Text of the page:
For this it is necessary to answer the question—and that brings us back to our starting point—‘What was the Royal Art up till now?’ The Royal Art was the soul of our culture. And this culture of ours has two basic ingredients. On the one hand, it is built up by those forces in the human soul which concern themselves with the inanimate; and on the other hand, by the forces of those people who make it their principal task to control the inanimate simply bv means of the forces summoned up by their organism; and they are the men, hence the Royal Art has hitherto been a male art. Women were therefore excluded and could not take part in it. The tasks carried on in the Lodges were set apart, kept separate—the details do not matter—from everything related to the family or to the reproduction of the purely natural basis of the human race.

In Freemasonry, a double life was led; the great ideas which came to expression in the Lodges were not to be mixed up with anything connected with the family. The work in the Lodges, being related to the inmost life of the soul, ran parallel to nurturing the social life of the family. The one current lay in conflict with the other. The women were excluded from Freemasonry. This ceased the instant that Freemasonry stopped looking backwards and turned its gaze forward. For it was precisely what flowed in from outside[?] which was seen as the female current; the Freemasons considered what came from Nature as something priestly. And hitherto Freemasonry had regarded that as hostile.

Man is by his nature the representative of the force that works on the inanimate, whereas the woman is seen as the representative of the living creative force that continually -develops the human race from the basis in Nature. This antithesis must be resolved.

What has to be achieved in the future can only be brought about by overcoming everything in the world that relies upon .he old symbols, that are expressed precisely in what is sexual. The Freemasonry that is obsolete today has these symbols, but is also aware of the fact that we must overcome them. However, these sexual [symbols] must be kept in existence outside in the institutions that relate to what is natural and only in this division can the matter be resolved.

Neither the architect nor the artist nor the statesman have anything to do—in their way of thinking, I ask you -o ponder that—with the basis of sexuality in Nature. They all labour to control inanimate forces with reason, with the intellect. That is expressed in the masonic symbols. Overcoming this basis in Nature in the far future, gaining control of the forces of life—as in the far-off times of the Lemurian race, man started to gain control of inanimate forces—that will be expressed in new symbols. Then the natural basis will have been conquered not only in the sphere of the inanimate, but also in the sphere of the animate.

When we reflect on this, then the old sexual symbols appear to us as precisely what has to be overcome, in the broadest sense; and then we discover what in the future must be the creative and truly effective principle, in the concept of uniting both male and female spiritual forces. The outward manifestation of this progress in Freemasonry is therefore the admission of the female sex.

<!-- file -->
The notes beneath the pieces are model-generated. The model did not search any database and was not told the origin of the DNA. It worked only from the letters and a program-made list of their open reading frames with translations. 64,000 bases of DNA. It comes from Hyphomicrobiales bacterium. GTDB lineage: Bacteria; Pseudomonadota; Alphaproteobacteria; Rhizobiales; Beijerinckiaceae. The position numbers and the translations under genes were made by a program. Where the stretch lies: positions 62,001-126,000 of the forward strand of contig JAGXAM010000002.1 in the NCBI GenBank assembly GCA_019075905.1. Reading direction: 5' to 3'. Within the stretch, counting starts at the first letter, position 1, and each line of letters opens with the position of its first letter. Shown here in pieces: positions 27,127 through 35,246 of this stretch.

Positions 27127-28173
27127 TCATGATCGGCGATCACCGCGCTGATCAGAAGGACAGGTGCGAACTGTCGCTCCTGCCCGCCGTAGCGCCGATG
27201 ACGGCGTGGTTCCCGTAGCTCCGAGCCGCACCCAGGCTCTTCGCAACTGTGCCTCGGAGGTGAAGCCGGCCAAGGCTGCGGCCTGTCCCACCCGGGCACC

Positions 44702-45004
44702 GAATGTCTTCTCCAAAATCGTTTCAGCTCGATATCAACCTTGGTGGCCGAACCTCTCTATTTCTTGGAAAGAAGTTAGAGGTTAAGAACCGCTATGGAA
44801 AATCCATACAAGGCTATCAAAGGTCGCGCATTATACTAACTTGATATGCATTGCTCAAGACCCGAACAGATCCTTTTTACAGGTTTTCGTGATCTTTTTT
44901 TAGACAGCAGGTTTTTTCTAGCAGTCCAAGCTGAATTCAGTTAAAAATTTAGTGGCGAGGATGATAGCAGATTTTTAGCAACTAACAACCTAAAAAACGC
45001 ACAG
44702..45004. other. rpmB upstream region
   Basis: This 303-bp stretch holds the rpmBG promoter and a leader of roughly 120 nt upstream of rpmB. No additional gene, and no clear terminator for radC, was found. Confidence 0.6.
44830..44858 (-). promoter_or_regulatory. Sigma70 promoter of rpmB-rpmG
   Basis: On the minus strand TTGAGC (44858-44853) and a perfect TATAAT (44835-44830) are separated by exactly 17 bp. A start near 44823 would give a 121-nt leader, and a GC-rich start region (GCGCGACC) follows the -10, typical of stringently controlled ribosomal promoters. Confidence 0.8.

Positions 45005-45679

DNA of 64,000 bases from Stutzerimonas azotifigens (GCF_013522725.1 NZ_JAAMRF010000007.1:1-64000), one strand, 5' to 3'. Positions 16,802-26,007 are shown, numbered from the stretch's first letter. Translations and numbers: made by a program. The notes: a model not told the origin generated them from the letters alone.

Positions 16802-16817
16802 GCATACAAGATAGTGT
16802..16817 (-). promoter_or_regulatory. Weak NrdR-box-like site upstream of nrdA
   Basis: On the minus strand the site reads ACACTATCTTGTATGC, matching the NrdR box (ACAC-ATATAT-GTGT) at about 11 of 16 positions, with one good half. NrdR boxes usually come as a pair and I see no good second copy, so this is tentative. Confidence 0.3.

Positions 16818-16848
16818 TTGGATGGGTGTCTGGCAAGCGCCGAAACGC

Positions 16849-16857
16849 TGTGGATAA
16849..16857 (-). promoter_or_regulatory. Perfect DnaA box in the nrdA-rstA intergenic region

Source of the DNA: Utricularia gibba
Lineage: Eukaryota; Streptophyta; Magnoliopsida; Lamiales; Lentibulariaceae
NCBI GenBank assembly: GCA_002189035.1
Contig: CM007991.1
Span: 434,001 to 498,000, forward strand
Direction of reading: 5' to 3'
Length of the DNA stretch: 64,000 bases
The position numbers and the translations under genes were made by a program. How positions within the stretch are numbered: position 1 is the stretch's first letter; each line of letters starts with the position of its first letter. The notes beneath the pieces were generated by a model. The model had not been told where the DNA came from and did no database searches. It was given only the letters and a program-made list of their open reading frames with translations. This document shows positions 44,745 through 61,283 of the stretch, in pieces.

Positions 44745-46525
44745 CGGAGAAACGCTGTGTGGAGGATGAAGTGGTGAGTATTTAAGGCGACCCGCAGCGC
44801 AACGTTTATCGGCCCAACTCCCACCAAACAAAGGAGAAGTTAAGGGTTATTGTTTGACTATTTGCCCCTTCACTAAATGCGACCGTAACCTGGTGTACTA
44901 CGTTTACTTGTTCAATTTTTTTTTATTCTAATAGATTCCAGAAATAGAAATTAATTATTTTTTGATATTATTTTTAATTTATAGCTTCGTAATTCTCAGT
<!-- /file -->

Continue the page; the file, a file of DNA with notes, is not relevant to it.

There is a meaningful custom in Freemasonry which relates to this matter. Everyone inducted into the Lodge is given two pairs of gloves. He puts one pair on himself; the other pair is to, be put on the lady of his choice. By this is signified that the pair should only touch each other with gloves on, so that sensual impulses should have nothing to do with what applies to Freemasonry. This thought is also expressed in another symbol; the apron is the symbol for the overcoming of sexuality, which is covered by the apron. Those who do not know about this profound masonic idea will be unable to have any inkling of what the apron really means. One cannot bring the apron into line with Freemasonry in the narrow sense.

We thus have the conquest of the natural by the free creative spirit on the one hand, but the separation by means of the gloves, on the other. However, we could even take the gloves off in the end, once what is lower has been conquered by applying the immediate free spiritual forces of both sexes. Then only will what manifests itself today in sexuality be finally overcome. When human creation is free, completely free, when man and woman work together on the great structure of humanity, the gloves will no longer be distributed, for man and woman will be freely able to stretch out their hands to each other, because then spirit will be speaking to spirit, not sensuality to sensuality. That is the great idea of the future.

If anyone today wants to enter the ancient Freemasonry, then he will only be at the high point of masonic thinking about the future shape of mankind if he works in this spirit, and if he understands what the times demand of us, regardless of what the Order was in antiquity. If it becomes possible to discover an understanding of what is called the secret of the Royal Art, then the future will undoubtedly bring us the rebirth of the old good and splendid Freemasonry, however decadent it is today.

One of the ways in which occultism will permeate humanity will be through Freemasonry reborn. The very best things reveal themselves precisely through the faults of their own virtues. And although we can only look upon Freemasonry today as a caricature of the great Royal Art, we must nevertheless not lose heart in our endeavour to awaken its slumbering forces again, a task which is incumbent on us31Rudolf Steiner is referring here to the Section dealing with cult and symbolism of his Esoteric School which he was about to found. See in this connection: The Course of My Life,Chapter XXXII and which runs in a parallel direction to the theosophical movement. So long as we do not dabble in the question which weighs upon us, but really grapple with it out of the depths of our understanding of world events, make ourselves understand what is manifesting itself in the souls of the sexes, in the battle of the sexes, then we will see that it is out of these forces that the formative powers of the future must flow.

All today's chatter is nothing. These questions cannot be answered, unless the answer is drawn out of the depths. What exists in the world today as the social question or the question of woman, is nothing, unless it is understood out of the depths of world forces, and brought into harmony with them.

Just as it is true that the great deeds of the past had their origin in Freemasonry, so is it also true that the great practical deeds of the future will be gained from the depths of future masonic ideas.